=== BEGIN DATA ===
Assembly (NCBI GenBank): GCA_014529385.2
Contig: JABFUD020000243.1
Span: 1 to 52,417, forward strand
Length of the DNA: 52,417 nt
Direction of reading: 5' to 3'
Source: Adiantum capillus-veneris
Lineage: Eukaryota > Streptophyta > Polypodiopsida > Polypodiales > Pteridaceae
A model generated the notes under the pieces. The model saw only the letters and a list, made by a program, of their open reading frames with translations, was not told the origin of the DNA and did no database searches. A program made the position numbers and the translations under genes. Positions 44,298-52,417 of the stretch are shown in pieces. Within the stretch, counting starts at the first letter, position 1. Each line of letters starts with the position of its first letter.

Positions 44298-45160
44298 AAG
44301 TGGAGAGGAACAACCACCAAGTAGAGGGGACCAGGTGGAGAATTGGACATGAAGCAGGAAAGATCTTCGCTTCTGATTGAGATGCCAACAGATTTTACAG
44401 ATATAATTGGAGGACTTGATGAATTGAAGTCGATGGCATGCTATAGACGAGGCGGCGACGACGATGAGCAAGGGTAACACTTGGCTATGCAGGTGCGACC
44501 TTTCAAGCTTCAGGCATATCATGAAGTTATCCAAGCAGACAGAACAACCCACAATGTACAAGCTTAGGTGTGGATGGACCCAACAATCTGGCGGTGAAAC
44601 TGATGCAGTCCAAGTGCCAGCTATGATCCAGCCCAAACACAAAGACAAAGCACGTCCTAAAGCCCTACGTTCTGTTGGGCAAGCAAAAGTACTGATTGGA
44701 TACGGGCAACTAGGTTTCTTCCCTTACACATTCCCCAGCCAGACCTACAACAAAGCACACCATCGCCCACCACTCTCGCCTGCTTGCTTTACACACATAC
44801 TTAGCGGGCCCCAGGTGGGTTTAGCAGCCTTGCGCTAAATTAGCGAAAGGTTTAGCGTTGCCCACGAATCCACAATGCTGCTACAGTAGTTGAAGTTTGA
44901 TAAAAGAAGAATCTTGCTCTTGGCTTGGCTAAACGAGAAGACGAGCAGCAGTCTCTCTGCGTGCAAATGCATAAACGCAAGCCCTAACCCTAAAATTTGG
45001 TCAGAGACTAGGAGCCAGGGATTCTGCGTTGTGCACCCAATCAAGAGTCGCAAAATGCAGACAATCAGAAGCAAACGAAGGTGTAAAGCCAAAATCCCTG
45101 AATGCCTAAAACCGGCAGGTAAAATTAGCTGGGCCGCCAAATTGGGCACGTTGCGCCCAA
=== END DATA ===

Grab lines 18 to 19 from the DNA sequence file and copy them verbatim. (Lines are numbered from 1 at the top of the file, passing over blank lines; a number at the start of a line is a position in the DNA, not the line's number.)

45001 TCAGAGACTAGGAGCCAGGGATTCTGCGTTGTGCACCCAATCAAGAGTCGCAAAATGCAGACAATCAGAAGCAAACGAAGGTGTAAAGCCAAAATCCCTG
45101 AATGCCTAAAACCGGCAGGTAAAATTAGCTGGGCCGCCAAATTGGGCACGTTGCGCCCAA